Prescribing is the most common patient-level intervention in the NHS, and covers all sectors of care: primary, hospital, public and community health. It is the second highest area of spending in the NHS, after staffing costs.
Hospital prescribing of medicines excluded from the National Tariff represents an increasing financial pressure for commissioners. Working collaboratively with Coventry and Rugby Clinical Commissioning Group (CCG) and University Hospital Coventry and Warwickshire (UHCW), we have successfully implemented a consistent approach to the use of tariff-excluded high cost drugs, which is compliant with best practice and has delivered significant efficiency savings.
Historically commissioners have focused on Medicines Management within the Primary Care setting. However, the Health and Social Care Information Centre has demonstrated that while expenditure on medicines in Primary Care is reducing, in Secondary Care it is increasing. The overall NHS expenditure on medicines in 2012 was £13.3 billion and in 2012 hospital use of medicines accounted for 36.5 per cent of the total cost, up from 33.3 per cent in 2011.
Approximately 60 per cent of all medicines used in secondary care are excluded from the National Tariff, with costs recharged to commissioners. As a result, there is little incentive for providers to implement cost-saving schemes for these drugs.
Hospital prescribing of medicines excluded from National Tariff therefore represents an increasing financial pressure. Having not previously been addressed by local commissioners, Coventry and Rugby CCG was keen for our Medicines Optimisation team to deliver a solution.
We began by producing a high cost drug list which states which tariff-excluded drugs are commissioned by the CCG and what criteria a patient must meet for the drug to be funded. This was designed to inform acute trusts of the local commissioning position. Many of the tariff-excluded drugs commissioned by CCGs are approved by NICE, the others are approved by local business case.
We then undertook an analysis of where and when NICE-approved, tariff-excluded high cost drugs were being used. For specialities where local usage was higher than NICE had predicted, we asked the acute trust to conduct an audit to confirm whether patients receiving these drugs met NICE criteria.
Where drugs were being used outside NICE criteria, we worked with the CCG-funded High Cost Drug Pharmacist at the acute Trust to develop an action plan to resolve the issues. This included:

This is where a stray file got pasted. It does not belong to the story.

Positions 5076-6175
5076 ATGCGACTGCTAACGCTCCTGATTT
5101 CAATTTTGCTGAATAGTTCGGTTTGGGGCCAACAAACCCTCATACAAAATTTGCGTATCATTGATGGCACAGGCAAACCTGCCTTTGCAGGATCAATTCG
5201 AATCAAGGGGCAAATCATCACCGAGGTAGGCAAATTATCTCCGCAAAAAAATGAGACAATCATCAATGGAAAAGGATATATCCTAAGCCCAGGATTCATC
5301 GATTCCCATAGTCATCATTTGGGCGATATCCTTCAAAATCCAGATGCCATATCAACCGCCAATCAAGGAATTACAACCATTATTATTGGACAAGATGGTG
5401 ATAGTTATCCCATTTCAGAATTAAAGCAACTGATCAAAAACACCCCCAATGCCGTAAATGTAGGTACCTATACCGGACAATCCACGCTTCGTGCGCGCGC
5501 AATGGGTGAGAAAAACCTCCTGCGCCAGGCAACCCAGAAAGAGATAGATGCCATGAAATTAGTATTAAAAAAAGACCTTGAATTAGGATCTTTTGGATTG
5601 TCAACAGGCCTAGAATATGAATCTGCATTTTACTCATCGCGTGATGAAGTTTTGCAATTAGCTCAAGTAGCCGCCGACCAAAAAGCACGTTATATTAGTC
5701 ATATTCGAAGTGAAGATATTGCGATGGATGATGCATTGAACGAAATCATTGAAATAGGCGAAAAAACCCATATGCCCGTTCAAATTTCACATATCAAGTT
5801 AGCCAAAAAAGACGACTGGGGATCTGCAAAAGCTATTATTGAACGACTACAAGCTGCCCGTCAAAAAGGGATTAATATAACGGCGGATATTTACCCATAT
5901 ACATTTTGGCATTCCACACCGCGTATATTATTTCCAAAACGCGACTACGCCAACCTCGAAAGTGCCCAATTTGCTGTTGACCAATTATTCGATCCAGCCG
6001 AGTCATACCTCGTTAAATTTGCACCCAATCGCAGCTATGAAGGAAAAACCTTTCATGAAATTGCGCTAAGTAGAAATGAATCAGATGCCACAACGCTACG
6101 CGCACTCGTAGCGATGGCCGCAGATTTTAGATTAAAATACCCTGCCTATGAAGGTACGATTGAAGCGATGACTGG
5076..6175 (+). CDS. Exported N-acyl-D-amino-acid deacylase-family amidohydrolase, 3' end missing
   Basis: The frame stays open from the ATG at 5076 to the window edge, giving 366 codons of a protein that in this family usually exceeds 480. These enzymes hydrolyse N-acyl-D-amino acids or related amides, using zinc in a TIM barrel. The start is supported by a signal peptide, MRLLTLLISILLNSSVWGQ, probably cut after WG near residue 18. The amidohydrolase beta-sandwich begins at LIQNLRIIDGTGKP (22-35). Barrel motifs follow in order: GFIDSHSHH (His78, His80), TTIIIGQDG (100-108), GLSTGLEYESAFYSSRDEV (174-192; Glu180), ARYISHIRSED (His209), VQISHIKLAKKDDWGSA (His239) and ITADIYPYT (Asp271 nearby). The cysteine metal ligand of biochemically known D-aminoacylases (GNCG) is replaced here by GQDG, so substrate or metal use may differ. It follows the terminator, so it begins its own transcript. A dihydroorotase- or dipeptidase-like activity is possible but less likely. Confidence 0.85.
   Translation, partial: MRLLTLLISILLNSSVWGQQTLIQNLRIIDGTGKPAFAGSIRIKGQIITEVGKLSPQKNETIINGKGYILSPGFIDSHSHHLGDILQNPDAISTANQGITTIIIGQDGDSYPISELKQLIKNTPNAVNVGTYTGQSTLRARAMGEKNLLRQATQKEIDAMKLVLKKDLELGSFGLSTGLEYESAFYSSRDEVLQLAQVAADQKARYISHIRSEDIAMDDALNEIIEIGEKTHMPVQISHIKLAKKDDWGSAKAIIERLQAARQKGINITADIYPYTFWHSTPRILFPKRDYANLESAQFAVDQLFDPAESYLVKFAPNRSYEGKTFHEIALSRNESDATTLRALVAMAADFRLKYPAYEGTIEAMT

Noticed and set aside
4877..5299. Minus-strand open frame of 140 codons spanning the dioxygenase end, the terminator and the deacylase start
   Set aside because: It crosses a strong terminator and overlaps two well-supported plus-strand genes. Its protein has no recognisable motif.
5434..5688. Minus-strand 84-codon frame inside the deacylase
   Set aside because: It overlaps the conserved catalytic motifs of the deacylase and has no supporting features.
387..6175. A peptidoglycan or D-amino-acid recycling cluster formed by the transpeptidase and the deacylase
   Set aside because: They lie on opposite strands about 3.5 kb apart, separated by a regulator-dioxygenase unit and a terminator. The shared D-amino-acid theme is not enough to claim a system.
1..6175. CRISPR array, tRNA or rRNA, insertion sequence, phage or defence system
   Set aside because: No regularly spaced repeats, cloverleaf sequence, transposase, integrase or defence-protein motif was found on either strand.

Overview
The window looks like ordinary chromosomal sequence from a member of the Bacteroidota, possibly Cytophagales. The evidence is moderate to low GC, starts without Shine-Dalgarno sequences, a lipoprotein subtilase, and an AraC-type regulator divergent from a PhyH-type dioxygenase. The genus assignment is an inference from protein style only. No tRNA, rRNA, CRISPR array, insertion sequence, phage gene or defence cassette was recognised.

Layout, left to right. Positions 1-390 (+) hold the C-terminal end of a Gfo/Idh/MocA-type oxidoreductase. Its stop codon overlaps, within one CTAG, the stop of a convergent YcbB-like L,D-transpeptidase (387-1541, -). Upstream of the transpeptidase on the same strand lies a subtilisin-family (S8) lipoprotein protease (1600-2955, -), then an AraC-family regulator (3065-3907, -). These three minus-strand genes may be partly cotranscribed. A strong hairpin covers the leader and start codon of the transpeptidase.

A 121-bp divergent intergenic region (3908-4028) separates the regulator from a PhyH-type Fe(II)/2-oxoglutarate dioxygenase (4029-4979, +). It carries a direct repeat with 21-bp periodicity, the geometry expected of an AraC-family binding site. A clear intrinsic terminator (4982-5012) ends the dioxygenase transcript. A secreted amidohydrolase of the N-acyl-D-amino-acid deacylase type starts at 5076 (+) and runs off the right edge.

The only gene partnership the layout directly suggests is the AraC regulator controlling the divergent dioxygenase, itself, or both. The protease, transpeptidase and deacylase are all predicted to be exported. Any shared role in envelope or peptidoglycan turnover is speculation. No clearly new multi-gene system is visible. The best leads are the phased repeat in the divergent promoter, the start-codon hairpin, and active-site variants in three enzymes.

- Engaging with clinicians to ensure that they understood the CCG commissioning position
- Recommending stopping the drug if the patient wasn’t benefiting
- Developing a Business Case for the CCG to consider when a cohort of patients was identified who would benefit from the treatment and there was evidence to support the intervention
- Agreeing future treatment pathways with the relevant clinicians.
A sustainable solution
To provide commissioners with assurance that drugs are being used in line with agreed criteria, clinicians are now required to complete an online proforma before initiating a high cost drug.
The online proforma database is monitored by the High Cost Drug Pharmacist, to ensure that all patients who were newly started on tariff-excluded drugs meet the required criteria and drugs are only dispensed if this has been confirmed.
Our approach has ensured that patients are being treated and monitored in line with agreed commissioning guidelines, which reflect current best practice.
This project has achieved significant efficiency savings. By working with the CCG-funded High Cost Drug Pharmacist, we have changed the culture at the acute Trust regarding tariff-excluded drugs. The Trust is now committed to working with the CCG to ensure that tariff-excluded drugs are used appropriately and in line with agreed criteria.
This project demonstrates the importance of working collaboratively with acute providers, to ensure a shared understanding of the issues to be addressed and to develop a joint approach to resolving them.
More on this service